Administration officials, led by Secretary of State Hillary Rodham Clinton, have rushed to the defense of the U.S. firm, Noble Energy, that is to conduct the drilling, and have told the Turks that they view the Turkish move as a threat to American business interests.

Cyprus has also been a source of conflict with the European Union. Erdogan said Turkey would break off talks on accession to the union if Cyprus was given the rotating presidency, as is planned.

Turkey has been caught between its desires to remain a member in good standing of the North Atlantic Treaty Organization and to strengthen its economic and political ties to Iran.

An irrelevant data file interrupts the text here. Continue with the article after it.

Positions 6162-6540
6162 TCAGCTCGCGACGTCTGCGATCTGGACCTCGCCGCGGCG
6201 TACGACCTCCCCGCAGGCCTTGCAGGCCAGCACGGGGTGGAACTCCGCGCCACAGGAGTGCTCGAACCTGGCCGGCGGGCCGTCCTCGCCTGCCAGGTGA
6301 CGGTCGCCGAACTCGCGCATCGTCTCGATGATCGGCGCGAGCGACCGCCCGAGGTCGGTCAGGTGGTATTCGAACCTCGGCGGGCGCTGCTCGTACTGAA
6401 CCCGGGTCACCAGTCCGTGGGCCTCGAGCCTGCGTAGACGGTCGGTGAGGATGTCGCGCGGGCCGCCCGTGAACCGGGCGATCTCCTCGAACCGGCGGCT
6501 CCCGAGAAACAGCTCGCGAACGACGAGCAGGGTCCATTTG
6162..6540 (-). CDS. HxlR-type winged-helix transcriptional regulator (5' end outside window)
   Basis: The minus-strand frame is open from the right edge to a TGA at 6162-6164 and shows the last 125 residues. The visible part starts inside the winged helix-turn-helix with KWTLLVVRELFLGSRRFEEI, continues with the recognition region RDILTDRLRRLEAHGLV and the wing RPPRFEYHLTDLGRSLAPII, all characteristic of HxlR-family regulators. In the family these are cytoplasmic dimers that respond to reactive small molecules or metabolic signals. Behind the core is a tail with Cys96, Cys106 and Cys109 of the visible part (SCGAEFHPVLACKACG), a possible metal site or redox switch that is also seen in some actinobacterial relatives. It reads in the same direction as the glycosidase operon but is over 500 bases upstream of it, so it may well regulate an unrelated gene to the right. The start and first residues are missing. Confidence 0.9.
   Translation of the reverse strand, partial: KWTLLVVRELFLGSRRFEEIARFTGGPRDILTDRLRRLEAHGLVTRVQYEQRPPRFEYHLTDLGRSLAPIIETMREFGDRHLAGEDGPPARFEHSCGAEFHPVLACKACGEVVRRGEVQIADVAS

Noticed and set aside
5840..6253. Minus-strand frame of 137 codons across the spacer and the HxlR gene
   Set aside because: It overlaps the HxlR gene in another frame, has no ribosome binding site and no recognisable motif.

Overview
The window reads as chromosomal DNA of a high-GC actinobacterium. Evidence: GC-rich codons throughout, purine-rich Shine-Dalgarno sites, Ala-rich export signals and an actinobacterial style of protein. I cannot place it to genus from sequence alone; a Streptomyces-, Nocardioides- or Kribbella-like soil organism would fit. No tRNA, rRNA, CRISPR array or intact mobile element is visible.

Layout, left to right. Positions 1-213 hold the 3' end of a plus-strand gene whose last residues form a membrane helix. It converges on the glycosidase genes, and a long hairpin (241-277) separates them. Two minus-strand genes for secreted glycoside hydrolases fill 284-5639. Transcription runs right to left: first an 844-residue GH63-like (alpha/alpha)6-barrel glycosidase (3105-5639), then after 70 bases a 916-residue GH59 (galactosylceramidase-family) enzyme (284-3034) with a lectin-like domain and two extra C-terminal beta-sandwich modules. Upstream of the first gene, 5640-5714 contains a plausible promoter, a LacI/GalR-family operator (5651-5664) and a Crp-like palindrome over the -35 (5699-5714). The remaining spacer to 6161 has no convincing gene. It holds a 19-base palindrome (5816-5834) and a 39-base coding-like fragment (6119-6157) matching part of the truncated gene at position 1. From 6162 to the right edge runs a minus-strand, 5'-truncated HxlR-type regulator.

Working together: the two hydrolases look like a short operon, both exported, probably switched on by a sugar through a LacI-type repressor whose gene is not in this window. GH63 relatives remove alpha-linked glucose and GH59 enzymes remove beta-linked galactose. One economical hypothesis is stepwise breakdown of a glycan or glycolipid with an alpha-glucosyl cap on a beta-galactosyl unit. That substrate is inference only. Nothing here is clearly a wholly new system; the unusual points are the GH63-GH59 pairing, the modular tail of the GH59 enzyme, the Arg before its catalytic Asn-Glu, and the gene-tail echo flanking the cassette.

It balked for months at NATO's request to accept a defense radar on its territory for a system aimed at blocking the missile threat from Iran. Last month it agreed to accept a U.S.-built site, to the delight of U.S. officials.

But that came only after NATO officials made it clear, said one alliance official, that "if we didn't put it there, we'd just put it in another country nearby." Turkish officials continue to publicly insist that data from the radar won't be provided to Israel — though U.S. officials say it will.

U.S. officials praise Turkey's cooperation in helping organize a new order in Libya with the ouster of Moammar Kadafi's government. But Turkey initially fought proposals for NATO intervention, in part because of worries about Turkey's $15-billion investment in Kadafi's state, and the 25,000 Turks then working there.